May told lawmakers in the House of Commons on Monday that they would resume debate on the deal when Parliament comes back after its Christmas break the week of 7 January, with the vote held the following week.
“I know this is not everyone’s perfect deal,”May said. “It is a compromise. But if we let the perfect be the enemy of the good then we risk leaving the EU with no deal.”Opposition legislators — and many from May’s Conservative Party — remain opposed to the deal, and accused May of deliberately wasting time by delaying the vote for several more weeks.
“The prime minister has cynically run down the clock trying to maneuver Parliament into a choice between two unacceptable outcomes: her deal and no deal,”Corbyn said. A growing number of politicians from across the political spectrum believe a new referendum may be the only way to break the political logjam over Brexit.
But May told lawmakers that staging another referendum would ride roughshod over voters’ 2016 decision to leave the EU and “would say to millions who trusted in democracy that our democracy does not deliver.”
May’s deal is loathed both by pro-Brexit lawmakers, who think it keeps Britain bound too closely to the bloc, and pro-Europeans, who see it as inferior to staying in the EU. The main concern for pro-Brexit lawmakers is a contentious insurance policy known as the “backstop,” which would keep the U.K. tied to EU customs rules in order to guarantee the border between Ireland and Northern Ireland remains open after Brexit.
EU officials insisted at last week’s summit that the withdrawal agreement cannot be renegotiated, although they also stressed that the backstop was meant only as a temporary measure of last resort. May said she had had “robust” exchanges with other EU leaders in Brussels, but that the two sides were still holding talks about “further political and legal assurances” about the backstop.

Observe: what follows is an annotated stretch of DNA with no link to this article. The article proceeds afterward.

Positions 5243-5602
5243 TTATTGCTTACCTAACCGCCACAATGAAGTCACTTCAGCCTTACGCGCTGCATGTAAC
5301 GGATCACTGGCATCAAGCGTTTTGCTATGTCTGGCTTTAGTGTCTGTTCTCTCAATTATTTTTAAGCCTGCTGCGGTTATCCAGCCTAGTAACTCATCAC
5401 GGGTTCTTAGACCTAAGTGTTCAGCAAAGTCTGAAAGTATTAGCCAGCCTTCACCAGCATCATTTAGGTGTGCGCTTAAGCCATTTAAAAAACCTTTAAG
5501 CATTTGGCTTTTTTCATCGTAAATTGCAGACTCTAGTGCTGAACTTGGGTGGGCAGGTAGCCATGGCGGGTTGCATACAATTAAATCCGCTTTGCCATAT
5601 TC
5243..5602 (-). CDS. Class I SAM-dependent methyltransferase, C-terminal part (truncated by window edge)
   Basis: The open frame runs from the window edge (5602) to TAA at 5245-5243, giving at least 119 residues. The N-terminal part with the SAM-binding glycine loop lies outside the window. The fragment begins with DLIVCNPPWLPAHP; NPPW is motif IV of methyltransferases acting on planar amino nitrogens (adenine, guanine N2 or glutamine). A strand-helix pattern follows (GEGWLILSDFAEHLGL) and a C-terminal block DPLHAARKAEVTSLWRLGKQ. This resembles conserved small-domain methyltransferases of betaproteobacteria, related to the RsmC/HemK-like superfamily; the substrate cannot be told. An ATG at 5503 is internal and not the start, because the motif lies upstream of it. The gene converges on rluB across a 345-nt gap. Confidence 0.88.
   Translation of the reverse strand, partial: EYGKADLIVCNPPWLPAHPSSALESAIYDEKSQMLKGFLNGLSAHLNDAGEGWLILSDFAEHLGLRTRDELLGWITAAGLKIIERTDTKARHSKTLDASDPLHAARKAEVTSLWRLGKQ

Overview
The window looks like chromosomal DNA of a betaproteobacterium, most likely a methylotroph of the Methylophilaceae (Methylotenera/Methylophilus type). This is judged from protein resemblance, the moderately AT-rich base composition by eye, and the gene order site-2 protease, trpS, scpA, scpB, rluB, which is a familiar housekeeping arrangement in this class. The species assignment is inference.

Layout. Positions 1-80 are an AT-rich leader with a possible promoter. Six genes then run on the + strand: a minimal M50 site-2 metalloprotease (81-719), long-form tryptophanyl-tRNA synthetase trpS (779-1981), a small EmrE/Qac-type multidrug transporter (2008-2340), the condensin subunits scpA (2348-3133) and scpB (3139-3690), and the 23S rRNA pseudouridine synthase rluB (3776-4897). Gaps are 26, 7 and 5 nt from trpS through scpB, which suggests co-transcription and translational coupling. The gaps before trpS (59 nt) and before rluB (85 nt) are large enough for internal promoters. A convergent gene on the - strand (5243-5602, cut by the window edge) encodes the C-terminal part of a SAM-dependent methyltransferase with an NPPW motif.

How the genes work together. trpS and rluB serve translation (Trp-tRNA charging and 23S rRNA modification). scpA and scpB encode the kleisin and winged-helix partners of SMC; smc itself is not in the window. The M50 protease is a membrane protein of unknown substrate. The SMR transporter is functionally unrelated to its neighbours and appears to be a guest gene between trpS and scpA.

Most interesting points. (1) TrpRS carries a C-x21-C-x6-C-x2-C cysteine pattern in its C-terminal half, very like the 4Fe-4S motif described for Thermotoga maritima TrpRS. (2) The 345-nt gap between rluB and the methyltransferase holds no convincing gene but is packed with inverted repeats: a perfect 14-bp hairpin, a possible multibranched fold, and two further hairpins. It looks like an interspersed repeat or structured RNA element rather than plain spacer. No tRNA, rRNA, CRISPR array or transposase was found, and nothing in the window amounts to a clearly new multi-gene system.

European Commission chief spokesman Margaritis Schinas, however, said Monday that “at this stage, no further meetings with the United Kingdom are foreseen.” With Britain’s departure from the bloc just three months away, it remains unclear whether the country will leave with a deal or crash out with no deal— a chaotic outcome that could see economic recession, gridlock at U.K. ports, planes grounded and shortages of essential goods.
The Cabinet will discuss “no-deal” planning at its weekly meeting on Tuesday, with details to be announced soon of 2 billion pounds ($2.5 billion) in government funding to absorb some of the potential economic shock.
Pro-EU Cabinet ministers, meanwhile, are seeking to work with opposition politicians to find a way out of the morass. One suggestion is to give members of Parliament votes on a range of options — from leaving without a deal to holding a new referendum — to see if there is majority support for any course of action.
May’s spokesman, James Slack, said Monday that the government had “no plans” to hold such an indicative vote. But the idea has support in Cabinet. “We can’t just have continuing uncertainty and I think Parliament should be invited to say what it would agree with,” Business Secretary Greg Clark told the BBC.
He said, “I think businesses up and down the country would expect elected members to take responsibility, rather than just be critics.”
Taoiseach Leo Varadkar has said he thinks a Brexit deal can be done by November.
The Irish border is the most vexed issue still facing UK and EU negotiators.
The Republic’s premier warned the damage caused by talks failure to Britain and Ireland would be “immense”.
A special meeting of European leaders in Brussels has been mooted for November if the two sides are close to reaching agreement.
Mr Varadkar said: “I do think we’ll get there.
“I think we’ll get there in November because nobody wants us to end up with a no-deal scenario because the damage for the UK would be immense.
“The damage for Ireland would also be immense and it would have a serious impact on other countries like Belgium, Holland, and France and Denmark.
“So I believe we will get there in November but we are in unchartered territory.”